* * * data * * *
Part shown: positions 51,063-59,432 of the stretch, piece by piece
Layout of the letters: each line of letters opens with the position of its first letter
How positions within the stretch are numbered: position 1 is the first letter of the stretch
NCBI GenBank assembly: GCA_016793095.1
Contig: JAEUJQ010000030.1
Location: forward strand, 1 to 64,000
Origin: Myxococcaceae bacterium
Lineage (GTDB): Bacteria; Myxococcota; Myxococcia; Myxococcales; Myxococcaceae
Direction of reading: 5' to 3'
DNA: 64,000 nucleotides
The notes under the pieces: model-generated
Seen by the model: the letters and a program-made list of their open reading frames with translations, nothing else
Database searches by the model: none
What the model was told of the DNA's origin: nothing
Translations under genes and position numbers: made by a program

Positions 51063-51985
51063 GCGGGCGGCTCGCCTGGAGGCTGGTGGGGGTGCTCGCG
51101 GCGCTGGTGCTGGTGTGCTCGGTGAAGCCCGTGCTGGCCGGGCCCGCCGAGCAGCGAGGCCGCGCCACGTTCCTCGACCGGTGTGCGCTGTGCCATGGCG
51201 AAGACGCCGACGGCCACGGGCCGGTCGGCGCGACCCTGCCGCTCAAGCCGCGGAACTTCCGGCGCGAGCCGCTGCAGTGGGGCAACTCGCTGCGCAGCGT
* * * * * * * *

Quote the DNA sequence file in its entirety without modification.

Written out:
Part shown: positions 51,063-59,432 of the stretch, piece by piece
Layout of the letters: each line of letters opens with the position of its first letter
How positions within the stretch are numbered: position 1 is the first letter of the stretch
NCBI GenBank assembly: GCA_016793095.1
Contig: JAEUJQ010000030.1
Location: forward strand, 1 to 64,000
Origin: Myxococcaceae bacterium
Lineage (GTDB): Bacteria; Myxococcota; Myxococcia; Myxococcales; Myxococcaceae
Direction of reading: 5' to 3'
DNA: 64,000 nucleotides
The notes under the pieces: model-generated
Seen by the model: the letters and a program-made list of their open reading frames with translations, nothing else
Database searches by the model: none
What the model was told of the DNA's origin: nothing
Translations under genes and position numbers: made by a program

Positions 51063-51985
51063 GCGGGCGGCTCGCCTGGAGGCTGGTGGGGGTGCTCGCG
51101 GCGCTGGTGCTGGTGTGCTCGGTGAAGCCCGTGCTGGCCGGGCCCGCCGAGCAGCGAGGCCGCGCCACGTTCCTCGACCGGTGTGCGCTGTGCCATGGCG
51201 AAGACGCCGACGGCCACGGGCCGGTCGGCGCGACCCTGCCGCTCAAGCCGCGGAACTTCCGGCGCGAGCCGCTGCAGTGGGGCAACTCGCTGCGCAGCGT